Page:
The word derby originally referred to a specific horse race that was held annually in the British town of Epsom, Surrey (coincidentally the place Epsom salt was named after, due it being discovered in a local mineral spring). The competition was established in 1780 by Edward Smith-Stanley, the 12th Earl of Derby, and quickly became the most important race in England. Because of its prominence, the term came to be applied to any kind of sporting contest by the late nineteenth century (especially horse races though), giving us the modern definition of the word. Derby has been a surname since the days of Old English, when it was spelled something like Deoraby or Deorby and could best be translated as "deer village". Historical usage of the word derby had two peaks, first in the early twentieth century and then again in 2017.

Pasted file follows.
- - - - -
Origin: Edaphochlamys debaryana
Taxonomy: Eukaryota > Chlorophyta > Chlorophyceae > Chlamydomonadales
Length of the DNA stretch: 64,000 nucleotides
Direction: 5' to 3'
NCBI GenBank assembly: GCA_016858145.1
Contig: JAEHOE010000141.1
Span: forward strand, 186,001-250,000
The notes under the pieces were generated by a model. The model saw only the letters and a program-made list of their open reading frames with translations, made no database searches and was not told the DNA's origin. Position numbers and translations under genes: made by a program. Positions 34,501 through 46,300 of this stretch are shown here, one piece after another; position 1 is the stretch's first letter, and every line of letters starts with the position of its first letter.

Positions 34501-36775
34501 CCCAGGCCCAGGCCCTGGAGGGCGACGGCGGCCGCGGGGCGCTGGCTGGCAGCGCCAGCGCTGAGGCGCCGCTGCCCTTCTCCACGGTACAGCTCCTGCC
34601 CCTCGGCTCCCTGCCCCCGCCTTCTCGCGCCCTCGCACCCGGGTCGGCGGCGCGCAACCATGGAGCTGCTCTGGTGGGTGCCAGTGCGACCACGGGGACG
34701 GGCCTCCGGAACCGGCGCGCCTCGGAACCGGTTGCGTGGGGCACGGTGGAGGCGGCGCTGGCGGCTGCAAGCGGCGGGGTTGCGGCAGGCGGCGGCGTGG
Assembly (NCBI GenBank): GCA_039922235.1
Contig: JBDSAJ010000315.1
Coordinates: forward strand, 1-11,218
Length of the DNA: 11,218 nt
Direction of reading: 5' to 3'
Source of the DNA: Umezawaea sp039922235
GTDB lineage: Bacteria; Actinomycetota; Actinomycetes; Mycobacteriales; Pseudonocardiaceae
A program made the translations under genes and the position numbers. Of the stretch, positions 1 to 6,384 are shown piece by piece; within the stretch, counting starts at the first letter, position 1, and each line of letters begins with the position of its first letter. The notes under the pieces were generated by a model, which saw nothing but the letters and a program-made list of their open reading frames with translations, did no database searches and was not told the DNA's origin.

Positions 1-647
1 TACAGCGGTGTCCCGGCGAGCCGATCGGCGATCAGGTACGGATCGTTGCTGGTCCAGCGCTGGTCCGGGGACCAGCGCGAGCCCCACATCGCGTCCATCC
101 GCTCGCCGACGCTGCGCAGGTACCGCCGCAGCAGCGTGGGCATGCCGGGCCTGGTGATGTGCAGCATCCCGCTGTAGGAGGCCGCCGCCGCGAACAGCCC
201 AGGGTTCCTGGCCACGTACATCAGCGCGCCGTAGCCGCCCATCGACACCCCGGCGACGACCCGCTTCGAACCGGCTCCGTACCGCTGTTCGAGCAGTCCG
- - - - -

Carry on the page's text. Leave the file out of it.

Hello! I'm Adam Aleksic, a sophomore studying linguistics and government at Harvard University, where I founded the Harvard Undergraduate Linguistics Society. I also have disturbing interests in politics, vexillology, geography, board games, conlanging, and law.